In my memory.

Day one, it enthralls.
An artwork is created,
a fulfillment of desire,
a little sepia radiates.
Day two, it burns bright.
The artwork is shaped
to artist’s eyes the fire,
the fine details to admire.
Day three, it glows steadily.
In background it blends
a duller tone subtends,
but keeps the artist warm.
Day four, more hue changes.
All in the eyes,
artist aware and writes,
depth not lost on them.
Day five, sunset.

In a moment of urban loneliness.

In a moment of urban loneliness,
I try to fathom what am I doing with my life.
Late at night, staring at the brightly lit screen
emotions swell up in me, to express which these digital emotions don’t suffice.
They just stand there, in their characterizations
plainly and shamelessly inquiring me of their purpose. One of them smirks.
I will trade these endless nights of staring at black screens for one solitary night under the stars.
But we’re urban. We don’t exist anymore. The sky doesn’t exist.
The Milky Way has faded to cede space to spotlights. And headlights.
But we’ll be content with smiling at those dimly lit screens whose batteries die as we behold our faces beholding us right back.
Subversive, yet divine. The ethereal bliss lies in selfies.

PS: When I look at myself in the mirror, The Scream is painted. And Francis Bacon laughs away in darkness.

The Old Woman Who Sits Across from Me.

Her eyes, under which her skin sags noticeably like a dried river, gaze far off into distance. When they dwell on anything earthly, they betray a childlike curiosity in them – out of place with the fragile and old frame. An even nose somewhat flattened in the middle, and a jaw which gives the impression of being tightly shut. When she does speak, it is with a voice feebler than she might have years ago. Wrinkles grace her forehead just below where the red halts. She looks accustomed to the tedium of being a housewife, though her demeanor betrays no pride. The old husband sits with her, and something tells me that they’ve been together long, though they seem to belong to different communities. She looks unaccustomed to traveling, as it should be, as she’s guided by the husband as the deboarding station approaches. She seeks support from him, and the metallic poles, and escapes into the humid environment outside.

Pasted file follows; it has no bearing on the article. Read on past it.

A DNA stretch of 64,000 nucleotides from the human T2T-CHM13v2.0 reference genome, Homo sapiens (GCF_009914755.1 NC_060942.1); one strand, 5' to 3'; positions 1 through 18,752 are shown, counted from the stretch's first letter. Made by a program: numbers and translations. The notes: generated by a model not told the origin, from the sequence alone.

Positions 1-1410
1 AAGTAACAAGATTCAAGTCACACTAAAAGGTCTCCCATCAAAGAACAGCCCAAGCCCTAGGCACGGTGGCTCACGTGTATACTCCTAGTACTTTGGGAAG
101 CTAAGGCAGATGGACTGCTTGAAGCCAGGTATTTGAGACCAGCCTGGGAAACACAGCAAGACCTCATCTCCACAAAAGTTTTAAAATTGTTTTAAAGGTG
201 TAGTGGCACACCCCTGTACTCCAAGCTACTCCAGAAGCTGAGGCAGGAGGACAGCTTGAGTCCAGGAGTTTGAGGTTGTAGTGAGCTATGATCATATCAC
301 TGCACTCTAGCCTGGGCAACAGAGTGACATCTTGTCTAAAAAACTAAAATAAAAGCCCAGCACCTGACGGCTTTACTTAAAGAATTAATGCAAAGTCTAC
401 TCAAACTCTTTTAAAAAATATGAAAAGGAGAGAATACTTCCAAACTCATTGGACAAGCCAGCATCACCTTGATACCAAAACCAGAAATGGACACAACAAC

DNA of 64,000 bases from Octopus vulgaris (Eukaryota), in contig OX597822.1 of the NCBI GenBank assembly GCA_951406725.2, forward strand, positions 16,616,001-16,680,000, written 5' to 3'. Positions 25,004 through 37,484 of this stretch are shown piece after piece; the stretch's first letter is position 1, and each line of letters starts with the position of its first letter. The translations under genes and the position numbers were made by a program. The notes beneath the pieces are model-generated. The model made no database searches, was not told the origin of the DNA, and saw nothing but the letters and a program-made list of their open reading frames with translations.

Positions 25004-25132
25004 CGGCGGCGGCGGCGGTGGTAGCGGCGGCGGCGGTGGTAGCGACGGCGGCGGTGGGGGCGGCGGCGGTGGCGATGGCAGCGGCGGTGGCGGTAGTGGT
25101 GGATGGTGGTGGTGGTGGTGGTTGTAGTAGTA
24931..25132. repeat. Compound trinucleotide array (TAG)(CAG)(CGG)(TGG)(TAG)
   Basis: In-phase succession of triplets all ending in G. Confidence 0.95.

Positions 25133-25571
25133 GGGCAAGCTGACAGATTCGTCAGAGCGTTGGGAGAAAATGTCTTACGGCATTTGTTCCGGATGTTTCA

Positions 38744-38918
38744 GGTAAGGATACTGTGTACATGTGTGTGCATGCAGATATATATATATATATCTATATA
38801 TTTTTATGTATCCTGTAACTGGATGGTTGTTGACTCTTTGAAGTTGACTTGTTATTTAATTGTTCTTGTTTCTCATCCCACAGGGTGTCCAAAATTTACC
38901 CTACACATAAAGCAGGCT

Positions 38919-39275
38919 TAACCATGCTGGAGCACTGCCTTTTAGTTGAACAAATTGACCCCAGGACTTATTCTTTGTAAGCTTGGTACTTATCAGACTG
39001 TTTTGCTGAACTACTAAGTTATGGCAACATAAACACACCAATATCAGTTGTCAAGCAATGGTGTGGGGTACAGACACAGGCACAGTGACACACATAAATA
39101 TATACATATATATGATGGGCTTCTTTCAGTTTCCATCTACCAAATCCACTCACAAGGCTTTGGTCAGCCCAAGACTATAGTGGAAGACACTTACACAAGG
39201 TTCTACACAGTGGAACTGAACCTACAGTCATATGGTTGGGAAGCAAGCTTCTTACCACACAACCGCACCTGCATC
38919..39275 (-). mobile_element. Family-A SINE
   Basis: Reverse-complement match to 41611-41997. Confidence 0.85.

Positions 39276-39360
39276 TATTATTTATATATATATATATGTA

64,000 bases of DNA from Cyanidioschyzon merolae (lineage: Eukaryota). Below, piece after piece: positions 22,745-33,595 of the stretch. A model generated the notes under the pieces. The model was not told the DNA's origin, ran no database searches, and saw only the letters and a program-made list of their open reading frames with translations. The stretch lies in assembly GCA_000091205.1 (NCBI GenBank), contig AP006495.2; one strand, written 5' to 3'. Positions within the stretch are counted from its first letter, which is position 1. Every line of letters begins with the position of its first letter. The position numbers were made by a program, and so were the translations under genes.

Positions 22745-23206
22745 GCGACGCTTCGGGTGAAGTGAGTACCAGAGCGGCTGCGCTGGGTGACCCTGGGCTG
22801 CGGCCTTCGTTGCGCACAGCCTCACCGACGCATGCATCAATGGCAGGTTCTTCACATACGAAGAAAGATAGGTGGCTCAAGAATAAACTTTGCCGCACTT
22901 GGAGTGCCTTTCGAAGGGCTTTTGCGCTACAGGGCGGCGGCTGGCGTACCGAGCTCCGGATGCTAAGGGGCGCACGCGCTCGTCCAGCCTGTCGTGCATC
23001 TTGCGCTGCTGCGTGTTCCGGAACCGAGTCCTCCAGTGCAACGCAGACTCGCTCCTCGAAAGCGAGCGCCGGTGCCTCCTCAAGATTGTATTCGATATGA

This is a conscious observation. People are leaving. In numbers more than ever. They escape from my life into oblivion, merging into the faceless streams of the daylife. They leave, without leaving trace. The disappointment has thrust itself into consciousness, and now it sits as the elephant in the room. No, it isn’t a heartache. This heart never vied for so much attention. But the elephant is wrung out into a vague numbness: not the maudlin tragic but a blighted despondence nonetheless. Not lonely – for somehow I have adapted – but a poignant reflection, a emotion of distance, which ponders upon questions – why promises were made and forgotten. Was a love, a companionship ever there. Were things rounding back to the same days again, when you had no one to tell them that you loved them, and no one to tell you. There are few answers set in stone. They are printed and effaced with the ebb and flow of these musings. So, people are leaving. There is no motivation to call out most of them. There are attempts, oft repeated, to confront the remaining few. All in all, there is no purpose in this soliloquy. A deep breath, a sigh, spells the end of it.